Source: Frontiers in Pharmacology - Category: Drugs & Pharmacology Source Type: research
In conclusion, the results improve our understanding on the characteristics of lncRNAs and mRNAs on regulating host immune response against C. perfringens type C infection, which will provide a reference for future research into exploring C. perfringens-related diseases in human. Introduction Clostridium perfringens (C. perfringens) is a Gram-positive anaerobic rod and ranks as the second most common bacteria that causes fulminant, fatal infectious and immune diseases (Scharff, 2012; Grass et al., 2013). These diseases are characterized by fever, pain, gas production, local edema, and severe tissue destruction, the...
Source: Frontiers in cellular and infection microbiology - Category: Microbiology Source Type: research
Conclusions This review describes how leukocyte-heparanase can be a double-edged sword in tumor progression; it can enhance tumor immune surveillance and tumor cell clearance, but also promote tumor survival and growth. We also discuss the potential of using heparanase in leukocyte therapies against tumors, and the effects of heparanase inhibitors on tumor progression and immunity. We are just beginning to understand the influence of heparanase on a pro/anti-tumor immune response, and there are still many questions to answer. How do the pro/anti-tumorigenic effects of heparanase differ across different cancer types? Does...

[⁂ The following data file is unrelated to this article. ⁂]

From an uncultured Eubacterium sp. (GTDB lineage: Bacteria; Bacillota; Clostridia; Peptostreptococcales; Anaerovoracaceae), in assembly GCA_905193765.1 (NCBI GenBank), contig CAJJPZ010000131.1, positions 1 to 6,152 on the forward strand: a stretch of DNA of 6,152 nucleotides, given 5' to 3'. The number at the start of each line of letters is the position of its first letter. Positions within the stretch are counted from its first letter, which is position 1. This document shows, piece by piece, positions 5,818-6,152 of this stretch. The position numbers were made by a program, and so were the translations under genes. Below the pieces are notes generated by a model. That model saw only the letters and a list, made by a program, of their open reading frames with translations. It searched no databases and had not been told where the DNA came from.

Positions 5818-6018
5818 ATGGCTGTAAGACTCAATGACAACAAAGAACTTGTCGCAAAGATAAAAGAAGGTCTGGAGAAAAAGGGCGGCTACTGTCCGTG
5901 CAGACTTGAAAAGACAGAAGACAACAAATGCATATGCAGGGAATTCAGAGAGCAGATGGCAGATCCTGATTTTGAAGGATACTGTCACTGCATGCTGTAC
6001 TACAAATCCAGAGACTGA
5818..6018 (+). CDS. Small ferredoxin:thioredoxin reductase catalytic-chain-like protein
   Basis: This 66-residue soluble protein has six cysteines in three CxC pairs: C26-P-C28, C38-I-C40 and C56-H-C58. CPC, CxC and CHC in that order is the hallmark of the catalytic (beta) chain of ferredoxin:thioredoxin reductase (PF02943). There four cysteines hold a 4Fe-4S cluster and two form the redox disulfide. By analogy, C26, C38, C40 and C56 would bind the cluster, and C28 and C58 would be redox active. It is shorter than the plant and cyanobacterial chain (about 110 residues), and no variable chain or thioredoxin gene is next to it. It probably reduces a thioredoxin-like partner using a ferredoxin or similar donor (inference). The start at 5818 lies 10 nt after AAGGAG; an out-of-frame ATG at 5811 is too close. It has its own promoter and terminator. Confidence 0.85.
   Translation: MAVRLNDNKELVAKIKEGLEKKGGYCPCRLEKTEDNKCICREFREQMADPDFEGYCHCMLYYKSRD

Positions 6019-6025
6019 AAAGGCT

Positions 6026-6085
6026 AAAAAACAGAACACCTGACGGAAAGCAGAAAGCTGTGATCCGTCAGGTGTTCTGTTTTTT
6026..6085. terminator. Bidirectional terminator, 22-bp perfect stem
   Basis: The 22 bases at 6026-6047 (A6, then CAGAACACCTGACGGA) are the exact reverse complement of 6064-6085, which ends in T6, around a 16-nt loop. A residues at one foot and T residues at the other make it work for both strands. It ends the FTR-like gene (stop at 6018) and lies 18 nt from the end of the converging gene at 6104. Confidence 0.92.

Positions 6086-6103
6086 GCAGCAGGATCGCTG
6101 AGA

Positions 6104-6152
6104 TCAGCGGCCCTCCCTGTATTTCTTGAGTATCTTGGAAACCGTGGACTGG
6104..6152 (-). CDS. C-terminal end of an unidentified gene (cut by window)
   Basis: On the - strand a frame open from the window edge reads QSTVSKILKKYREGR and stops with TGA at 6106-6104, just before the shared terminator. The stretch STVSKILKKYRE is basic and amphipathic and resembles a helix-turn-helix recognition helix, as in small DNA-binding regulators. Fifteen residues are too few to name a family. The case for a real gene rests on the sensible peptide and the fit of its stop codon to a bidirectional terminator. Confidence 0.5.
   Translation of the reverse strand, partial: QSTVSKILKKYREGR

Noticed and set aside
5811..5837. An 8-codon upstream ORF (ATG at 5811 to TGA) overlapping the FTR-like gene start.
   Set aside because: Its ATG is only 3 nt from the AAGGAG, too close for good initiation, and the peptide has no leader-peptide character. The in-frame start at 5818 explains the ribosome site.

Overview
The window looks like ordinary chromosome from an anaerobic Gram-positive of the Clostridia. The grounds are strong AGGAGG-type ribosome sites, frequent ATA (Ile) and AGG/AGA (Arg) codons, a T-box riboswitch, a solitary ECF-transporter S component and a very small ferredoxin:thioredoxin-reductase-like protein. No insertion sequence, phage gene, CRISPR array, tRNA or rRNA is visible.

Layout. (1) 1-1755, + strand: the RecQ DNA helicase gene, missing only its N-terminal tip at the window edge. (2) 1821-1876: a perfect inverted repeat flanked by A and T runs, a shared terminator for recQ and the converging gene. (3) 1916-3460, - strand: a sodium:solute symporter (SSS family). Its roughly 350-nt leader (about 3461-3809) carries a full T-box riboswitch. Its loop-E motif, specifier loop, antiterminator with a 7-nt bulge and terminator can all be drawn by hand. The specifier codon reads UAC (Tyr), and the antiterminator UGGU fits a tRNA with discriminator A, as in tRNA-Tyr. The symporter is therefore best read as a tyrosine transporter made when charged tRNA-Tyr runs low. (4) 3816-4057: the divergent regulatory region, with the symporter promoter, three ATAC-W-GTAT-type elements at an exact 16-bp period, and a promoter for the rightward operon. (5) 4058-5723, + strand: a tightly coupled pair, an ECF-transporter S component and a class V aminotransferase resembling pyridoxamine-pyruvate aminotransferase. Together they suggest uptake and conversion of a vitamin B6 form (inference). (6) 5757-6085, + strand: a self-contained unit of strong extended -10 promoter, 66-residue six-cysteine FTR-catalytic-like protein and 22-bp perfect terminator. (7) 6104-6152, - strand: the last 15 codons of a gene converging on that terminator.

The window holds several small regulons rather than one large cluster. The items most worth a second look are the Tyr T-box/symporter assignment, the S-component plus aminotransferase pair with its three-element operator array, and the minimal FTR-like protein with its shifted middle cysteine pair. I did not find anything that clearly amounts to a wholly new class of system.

Source: Frontiers in Oncology - Category: Cancer & Oncology Source Type: research
In conclusion, IL‑18 served a dual function in colitis by regulating the function of goblet cells. The anti‑inflammatory effects of IL‑18 were observed in the early stage of colitis‑induced inflammation, while the pro‑inflammatory effects were observed in the later stages of the disease. PMID: 31017261 [PubMed - in process]
Source: International Journal of Molecular Medicine - Category: Molecular Biology Authors: Tags: Int J Mol Med Source Type: research